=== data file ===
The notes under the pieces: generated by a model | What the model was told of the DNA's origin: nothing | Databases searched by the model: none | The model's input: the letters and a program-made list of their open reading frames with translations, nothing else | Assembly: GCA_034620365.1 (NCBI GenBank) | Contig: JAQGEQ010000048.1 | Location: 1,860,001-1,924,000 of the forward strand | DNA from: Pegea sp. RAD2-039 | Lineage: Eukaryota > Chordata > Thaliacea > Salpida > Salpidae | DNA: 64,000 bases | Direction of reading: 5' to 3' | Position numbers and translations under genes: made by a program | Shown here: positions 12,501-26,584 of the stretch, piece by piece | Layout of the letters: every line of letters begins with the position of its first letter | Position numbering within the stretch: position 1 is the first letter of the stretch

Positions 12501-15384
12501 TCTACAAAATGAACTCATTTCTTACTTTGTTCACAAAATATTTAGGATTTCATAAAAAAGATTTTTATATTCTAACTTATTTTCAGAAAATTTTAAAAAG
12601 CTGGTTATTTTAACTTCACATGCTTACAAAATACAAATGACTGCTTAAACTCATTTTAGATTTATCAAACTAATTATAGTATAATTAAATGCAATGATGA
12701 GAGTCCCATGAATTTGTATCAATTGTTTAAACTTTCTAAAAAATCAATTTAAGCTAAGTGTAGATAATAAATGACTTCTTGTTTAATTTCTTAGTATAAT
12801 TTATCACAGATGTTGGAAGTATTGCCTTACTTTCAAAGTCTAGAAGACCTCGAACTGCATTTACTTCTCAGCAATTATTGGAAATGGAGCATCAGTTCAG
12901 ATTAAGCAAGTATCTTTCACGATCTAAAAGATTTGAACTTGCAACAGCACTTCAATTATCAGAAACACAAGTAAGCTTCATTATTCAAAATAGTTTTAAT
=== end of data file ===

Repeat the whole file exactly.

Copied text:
The notes under the pieces: generated by a model | What the model was told of the DNA's origin: nothing | Databases searched by the model: none | The model's input: the letters and a program-made list of their open reading frames with translations, nothing else | Assembly: GCA_034620365.1 (NCBI GenBank) | Contig: JAQGEQ010000048.1 | Location: 1,860,001-1,924,000 of the forward strand | DNA from: Pegea sp. RAD2-039 | Lineage: Eukaryota > Chordata > Thaliacea > Salpida > Salpidae | DNA: 64,000 bases | Direction of reading: 5' to 3' | Position numbers and translations under genes: made by a program | Shown here: positions 12,501-26,584 of the stretch, piece by piece | Layout of the letters: every line of letters begins with the position of its first letter | Position numbering within the stretch: position 1 is the first letter of the stretch

Positions 12501-15384
12501 TCTACAAAATGAACTCATTTCTTACTTTGTTCACAAAATATTTAGGATTTCATAAAAAAGATTTTTATATTCTAACTTATTTTCAGAAAATTTTAAAAAG
12601 CTGGTTATTTTAACTTCACATGCTTACAAAATACAAATGACTGCTTAAACTCATTTTAGATTTATCAAACTAATTATAGTATAATTAAATGCAATGATGA
12701 GAGTCCCATGAATTTGTATCAATTGTTTAAACTTTCTAAAAAATCAATTTAAGCTAAGTGTAGATAATAAATGACTTCTTGTTTAATTTCTTAGTATAAT
12801 TTATCACAGATGTTGGAAGTATTGCCTTACTTTCAAAGTCTAGAAGACCTCGAACTGCATTTACTTCTCAGCAATTATTGGAAATGGAGCATCAGTTCAG
12901 ATTAAGCAAGTATCTTTCACGATCTAAAAGATTTGAACTTGCAACAGCACTTCAATTATCAGAAACACAAGTAAGCTTCATTATTCAAAATAGTTTTAAT